If I am in no rush, I have been known to pick a rest point based on whether they have a public pool, like Longreach, during the summer. Keeping to a schedule though, there are some lovely picturesque parks and playgrounds to stop at, stretch your legs get fresh air and allow the kids to burn off some energy. Don’t forget to keep Fido on a leash and take plastic bags to clean up after. I have found that more are offering fenced playgrounds and dog parks than ever before.

Fighting in the Car

Fights are a distraction you can’t afford when travelling at high speed. On the rare occasion that long periods in the confined spaces of a car have gotten the better of my kids, my method of dealing with it is to turn the music up loud. Really loud. Even louder if they keep going. Someone inevitably cracks and asks me to turn the music down. “Oh, you don’t want to sing along to this with me? The noise is bothering you? That’s okay, I can turn it down now that everyone is quiet”.

Kids fighting is a good sign that they really need a break from the car. Take an unscheduled break if required. Use some of that time to have a chat about how everyone is sharing the space so we need to be considerate of each other, especially as all of us sometimes do things that we think are fine but may actually annoy other people.

Overnight Stays on Your Queensland Road Trip

I’m usually a bit of a “wing it” type of traveller and by about 2pm in the afternoon I have a good idea of where I will be stopping for the night and start making enquiries and bookings about places to stay during an afternoon rest stop. I have come unstuck a few times (did you know that Parkes in NSW holds a very well attended Elvis festival?) and had to drive on several hundred kilometres more than planned. I have also had to stay in a caravan as all other options were booked out – not desirable at the time as I was the sole adult with three very small children and one child needed the toilet at 11pm at night.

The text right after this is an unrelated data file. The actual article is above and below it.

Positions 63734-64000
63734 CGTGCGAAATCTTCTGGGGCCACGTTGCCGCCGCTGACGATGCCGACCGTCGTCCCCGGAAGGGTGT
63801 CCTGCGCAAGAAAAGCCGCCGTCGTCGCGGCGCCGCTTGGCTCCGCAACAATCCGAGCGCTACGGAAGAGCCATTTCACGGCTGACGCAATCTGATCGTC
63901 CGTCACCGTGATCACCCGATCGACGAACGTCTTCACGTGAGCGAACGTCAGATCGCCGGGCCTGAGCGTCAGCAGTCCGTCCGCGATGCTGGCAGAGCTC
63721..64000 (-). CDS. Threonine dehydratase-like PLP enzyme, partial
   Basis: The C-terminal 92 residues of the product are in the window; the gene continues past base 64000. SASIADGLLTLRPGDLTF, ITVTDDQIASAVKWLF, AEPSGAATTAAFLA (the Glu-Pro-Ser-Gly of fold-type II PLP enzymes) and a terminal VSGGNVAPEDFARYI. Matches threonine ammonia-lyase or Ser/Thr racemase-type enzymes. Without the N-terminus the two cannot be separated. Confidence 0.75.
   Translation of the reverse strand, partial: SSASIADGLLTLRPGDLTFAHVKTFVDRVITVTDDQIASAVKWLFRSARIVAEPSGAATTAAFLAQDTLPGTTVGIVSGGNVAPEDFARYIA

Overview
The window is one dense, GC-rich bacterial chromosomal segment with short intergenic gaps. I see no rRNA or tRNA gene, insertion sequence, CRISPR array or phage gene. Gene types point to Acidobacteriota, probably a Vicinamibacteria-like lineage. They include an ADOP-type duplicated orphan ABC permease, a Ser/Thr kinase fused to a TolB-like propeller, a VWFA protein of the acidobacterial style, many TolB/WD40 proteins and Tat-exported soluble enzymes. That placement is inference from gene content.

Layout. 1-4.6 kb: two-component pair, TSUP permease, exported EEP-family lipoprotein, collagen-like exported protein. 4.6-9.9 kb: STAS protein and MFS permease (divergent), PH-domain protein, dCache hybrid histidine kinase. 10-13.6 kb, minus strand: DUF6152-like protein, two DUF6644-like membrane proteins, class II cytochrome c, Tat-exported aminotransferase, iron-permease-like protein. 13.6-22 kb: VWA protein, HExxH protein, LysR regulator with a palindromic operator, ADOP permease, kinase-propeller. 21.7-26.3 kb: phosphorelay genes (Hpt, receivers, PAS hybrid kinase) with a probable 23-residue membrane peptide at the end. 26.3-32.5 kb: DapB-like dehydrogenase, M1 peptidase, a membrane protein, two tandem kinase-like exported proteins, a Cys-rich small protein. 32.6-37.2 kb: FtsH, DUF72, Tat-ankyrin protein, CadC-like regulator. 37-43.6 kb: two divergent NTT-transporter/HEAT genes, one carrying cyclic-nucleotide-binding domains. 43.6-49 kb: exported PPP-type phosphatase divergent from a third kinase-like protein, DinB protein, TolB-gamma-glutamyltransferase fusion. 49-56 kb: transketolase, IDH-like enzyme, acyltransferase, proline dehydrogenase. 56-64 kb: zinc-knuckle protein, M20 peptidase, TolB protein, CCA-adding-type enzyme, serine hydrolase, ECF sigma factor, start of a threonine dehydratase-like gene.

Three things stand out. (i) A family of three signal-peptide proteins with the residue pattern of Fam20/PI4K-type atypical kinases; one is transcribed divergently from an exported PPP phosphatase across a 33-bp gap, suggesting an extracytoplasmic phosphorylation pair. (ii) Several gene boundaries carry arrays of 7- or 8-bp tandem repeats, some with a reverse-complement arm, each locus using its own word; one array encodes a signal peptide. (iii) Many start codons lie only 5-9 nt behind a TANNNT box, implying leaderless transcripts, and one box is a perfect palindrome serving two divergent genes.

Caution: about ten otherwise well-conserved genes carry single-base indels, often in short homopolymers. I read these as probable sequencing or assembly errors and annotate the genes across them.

Booking days or weeks ahead can save you some stress. It pays to be mindful of local festivals and events (like the Woodford Folk Festival or Bundaberg Rum Festival) and the predominant industry in the area you are intending on visiting or passing through – not just the usual “peak periods” of school holidays. Occasionally there is not enough on-site or rental accommodation available for the local industry (in the mining sector as an example) and motels in outlying townships are used as over-flow accommodation.

Travelling with a dog can have its issues. Most places will not allow you to have a dog inside. Some establishments will not allow you to have your fur baby on the premises at all. Other places will allow you to keep your pet with your car, at the door, or have a specific holding yard. It is essential to call ahead and make enquiries and bookings if you are travelling with a pet.

My favourite overnight accommodation for road trips with kids in Queensland is the self-contained cabin in a caravan park. They usually have enough beds, are air-conditioned, most will allow you to keep a pet at the car or on the porch, and they often have a playground of some description (and maybe a pool if you are lucky) on site.

The journey is part of the holiday too

We tend to live hurrying from point A to B through the work and school week and the temptation can be to rush to your destination. When you hit the road, take the time to look around. Your children will store up those memories you create on the road. It could be a destination like the outback Queensland town of Winton with its dinosaurs. Or it could be something seen on the side of the road. I have vivid memories of a road trip to Uluru as a kid – we stopped on the side of the road, in the middle of nowhere, to get walk amongst the most amazing display of wildflowers that stretched further than I could see.
Get on the road and enjoy having your kids as a captive audience, they will be all grown up before you know it!